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Old 2008-10-21, 05:21   Link #236
arkhangelsk
Senior Member
 
Join Date: Jul 2007
Quote:
Originally Posted by Keroko View Post
The difference between those two is that 'less then 5%' was never contradicted. We see tons of below AAA mages in the anime, but the amount of AAA and higher can be counted on your hands, which only supports this.
Actually, from what is being shown in the anime, if they said that there were fewer than 5 AAA or better mages (not "percent") until Nanoha and Co joined in, it'll probably be a better fit to what we've actually seen. I mean, who did we actually see except for our heroines. We have Chrono (1), Zest was still alive back then (2), Lindy was probably (though not explicitly stated) at least that (so 3 maybe). That leaves one. That one didn't even show up for StrikerS as the capital was held hostage...!

Unless the TSAB mage population was horribly small, it sure as heck doesn't look like 5%. Yet no one ever even tries a tsukkomi down this route. It is always the impressment part. Funny, hmm?

Quote:
Conscription, however, was never suported by the anime, nor any of the other sources, and continously disproven by all the characters who are bing given a choice. Yes, you can say 'but those characters had high-ranking people guarding them!' but if anyone can apparenty ignore that rule by choice without any repircussions, does that rule exist at all?
Rather than go into-depth, I'll point out that the voluntary nature says that the rule was never tested. Your argument is like saying that the Soviets don't have conscription by pointing to several close friends signing up for a Higher Command School (VKU). Or maybe the pro-government press as evidence of freedom of speech.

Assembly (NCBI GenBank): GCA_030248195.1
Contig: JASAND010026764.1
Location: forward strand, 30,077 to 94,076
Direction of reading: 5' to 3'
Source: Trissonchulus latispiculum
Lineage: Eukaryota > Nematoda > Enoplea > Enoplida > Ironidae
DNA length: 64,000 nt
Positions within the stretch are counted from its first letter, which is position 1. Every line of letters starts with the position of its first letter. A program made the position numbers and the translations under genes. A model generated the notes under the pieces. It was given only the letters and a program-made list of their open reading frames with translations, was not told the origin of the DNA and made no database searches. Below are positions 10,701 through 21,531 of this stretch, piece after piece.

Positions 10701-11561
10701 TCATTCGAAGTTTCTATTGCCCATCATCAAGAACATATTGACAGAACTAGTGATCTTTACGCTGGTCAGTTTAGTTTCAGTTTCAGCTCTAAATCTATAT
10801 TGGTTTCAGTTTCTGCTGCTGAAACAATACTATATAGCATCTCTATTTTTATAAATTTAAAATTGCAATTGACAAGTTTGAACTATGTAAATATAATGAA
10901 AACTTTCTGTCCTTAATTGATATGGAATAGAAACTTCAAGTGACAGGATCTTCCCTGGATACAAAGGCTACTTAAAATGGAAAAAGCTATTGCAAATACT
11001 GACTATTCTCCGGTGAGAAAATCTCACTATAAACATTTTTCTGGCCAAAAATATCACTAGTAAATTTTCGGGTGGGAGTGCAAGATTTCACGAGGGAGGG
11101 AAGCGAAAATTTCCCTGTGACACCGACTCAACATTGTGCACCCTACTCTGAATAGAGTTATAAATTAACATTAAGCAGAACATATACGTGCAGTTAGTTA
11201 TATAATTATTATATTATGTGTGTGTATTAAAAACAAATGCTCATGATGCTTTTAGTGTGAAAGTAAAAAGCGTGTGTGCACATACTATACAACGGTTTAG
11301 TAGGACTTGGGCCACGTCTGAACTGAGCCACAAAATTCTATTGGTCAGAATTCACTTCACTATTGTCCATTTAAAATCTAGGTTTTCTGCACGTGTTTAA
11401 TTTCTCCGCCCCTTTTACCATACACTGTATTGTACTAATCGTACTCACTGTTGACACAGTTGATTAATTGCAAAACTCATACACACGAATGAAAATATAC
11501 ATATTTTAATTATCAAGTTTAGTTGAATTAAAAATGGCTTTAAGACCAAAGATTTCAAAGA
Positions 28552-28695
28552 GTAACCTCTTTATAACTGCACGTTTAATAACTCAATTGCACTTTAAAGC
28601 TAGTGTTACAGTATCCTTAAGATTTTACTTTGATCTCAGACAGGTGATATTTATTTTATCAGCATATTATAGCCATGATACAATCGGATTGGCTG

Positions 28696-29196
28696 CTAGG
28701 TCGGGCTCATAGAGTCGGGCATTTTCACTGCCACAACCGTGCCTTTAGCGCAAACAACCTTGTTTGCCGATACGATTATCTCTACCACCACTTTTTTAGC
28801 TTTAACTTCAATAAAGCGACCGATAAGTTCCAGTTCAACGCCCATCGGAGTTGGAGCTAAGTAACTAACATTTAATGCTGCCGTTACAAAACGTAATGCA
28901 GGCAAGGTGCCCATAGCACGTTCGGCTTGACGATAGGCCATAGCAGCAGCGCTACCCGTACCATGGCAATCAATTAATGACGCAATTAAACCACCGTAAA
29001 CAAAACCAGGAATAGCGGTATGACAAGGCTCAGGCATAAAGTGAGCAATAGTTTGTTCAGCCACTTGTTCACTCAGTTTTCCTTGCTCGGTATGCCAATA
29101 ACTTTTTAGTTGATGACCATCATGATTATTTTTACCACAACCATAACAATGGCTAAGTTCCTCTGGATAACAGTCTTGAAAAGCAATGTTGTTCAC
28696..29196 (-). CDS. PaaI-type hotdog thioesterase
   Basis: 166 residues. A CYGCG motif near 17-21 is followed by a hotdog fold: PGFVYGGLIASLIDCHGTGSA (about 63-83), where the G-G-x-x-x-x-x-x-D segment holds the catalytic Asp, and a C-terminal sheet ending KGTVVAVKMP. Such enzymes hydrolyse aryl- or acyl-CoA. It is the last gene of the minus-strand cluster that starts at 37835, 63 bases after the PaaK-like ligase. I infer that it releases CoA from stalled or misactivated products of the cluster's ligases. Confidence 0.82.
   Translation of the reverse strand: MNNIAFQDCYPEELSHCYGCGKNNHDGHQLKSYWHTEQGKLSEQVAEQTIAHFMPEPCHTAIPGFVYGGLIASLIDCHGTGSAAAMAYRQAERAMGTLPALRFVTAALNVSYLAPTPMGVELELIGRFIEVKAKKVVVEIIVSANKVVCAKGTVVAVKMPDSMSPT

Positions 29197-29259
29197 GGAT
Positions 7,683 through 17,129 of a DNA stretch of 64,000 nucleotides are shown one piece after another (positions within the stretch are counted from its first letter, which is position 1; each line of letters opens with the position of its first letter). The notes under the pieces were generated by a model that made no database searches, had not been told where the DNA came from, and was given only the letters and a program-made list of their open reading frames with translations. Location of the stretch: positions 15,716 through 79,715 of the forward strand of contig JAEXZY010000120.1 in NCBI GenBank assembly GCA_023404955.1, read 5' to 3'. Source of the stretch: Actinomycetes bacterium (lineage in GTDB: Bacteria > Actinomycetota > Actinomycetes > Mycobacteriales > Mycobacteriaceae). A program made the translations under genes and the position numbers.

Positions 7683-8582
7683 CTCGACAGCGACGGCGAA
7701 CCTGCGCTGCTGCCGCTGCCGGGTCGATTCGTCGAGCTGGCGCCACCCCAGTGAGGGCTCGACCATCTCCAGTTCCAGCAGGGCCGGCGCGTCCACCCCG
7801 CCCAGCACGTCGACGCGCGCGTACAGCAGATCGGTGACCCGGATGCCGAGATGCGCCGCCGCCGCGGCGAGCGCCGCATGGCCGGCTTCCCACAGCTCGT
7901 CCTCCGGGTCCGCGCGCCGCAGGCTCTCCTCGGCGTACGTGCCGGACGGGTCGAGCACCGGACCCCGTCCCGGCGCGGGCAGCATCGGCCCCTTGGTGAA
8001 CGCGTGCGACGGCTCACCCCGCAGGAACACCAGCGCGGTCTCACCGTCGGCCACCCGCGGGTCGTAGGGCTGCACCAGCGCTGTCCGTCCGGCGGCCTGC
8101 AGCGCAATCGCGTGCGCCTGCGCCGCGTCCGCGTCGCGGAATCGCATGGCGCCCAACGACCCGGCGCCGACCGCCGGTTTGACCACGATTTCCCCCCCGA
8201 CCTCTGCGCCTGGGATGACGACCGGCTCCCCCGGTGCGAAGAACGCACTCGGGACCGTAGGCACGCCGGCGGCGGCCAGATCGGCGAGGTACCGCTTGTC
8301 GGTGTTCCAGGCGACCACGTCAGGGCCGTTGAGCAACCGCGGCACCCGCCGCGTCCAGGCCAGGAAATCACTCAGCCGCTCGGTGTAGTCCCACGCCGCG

Also, if a rule is bent due to powerful people, it does not mean the rule does not exist. It means that the system is corrupt.

Quote:
Furthermore, the anime, manga and soundstages does everything to depict the TSAB as the friendly neighborhood watch rather then the big evil military that kidnaps kids for their army. Point in this case being the currently debated High Council, if the TSAB really doesn't want to bother looking nice, why do they have to hide their lower humanitarian research?
If I go along with this intent argument, consider this. The little blurb we're fighting over right now is right in the novel by the author. Thus, it is very clearly part of the author's intent of what goes into the TSAB. There are several possible reasons for this, including:
1) The author did not intend for the TSAB to be as white as you think it is.
2) The author did not believe that this impressment stuff blackens the TSAB (and certainly, there are ways to calculate this as a net positive).

Which by the way shows one of the greatest problems with "premise / intent" rather than observational analysis. What almost always happens is that the debater's own premises and intents are projected onto the author's. You assume that the author intended to show the TSAB as goody-goody, when in fact the author's definition of goody may be a bit different from your own, never mind whether he really intended to show them as goody-goody.

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I have no problem accepting information from any of the three conanical sources, however the Novel has already shown to be directly contradicting all three, so everything it states should be taken with a grain of salt. If the information it states is not directly contradicted, then we can safely incorporate it. If what it states is directly contradicted, then the novel, which has already shown itself to be out of line, is the source that will be seen as non-canon.
Quite frankly, in comparison to the 5% stuff (which can barely hold when they weren't trying to save their capital...) there are hardly any problems.

Here's the question. You've apparently agreed that we should at least incorporate as much of the novel data as we can. If some character said this in the anime, will you reject it on the account it is "directly contradicted", or will you work with it?

If you will work with it, that means it is not "directly contradicted" in your book, in which case you have to consider your real reasons for considering it a "direct contradiction". But if it is not a direct contradiction, then you have to incorporate it and work with it.
arkhangelsk is offline   Reply With Quote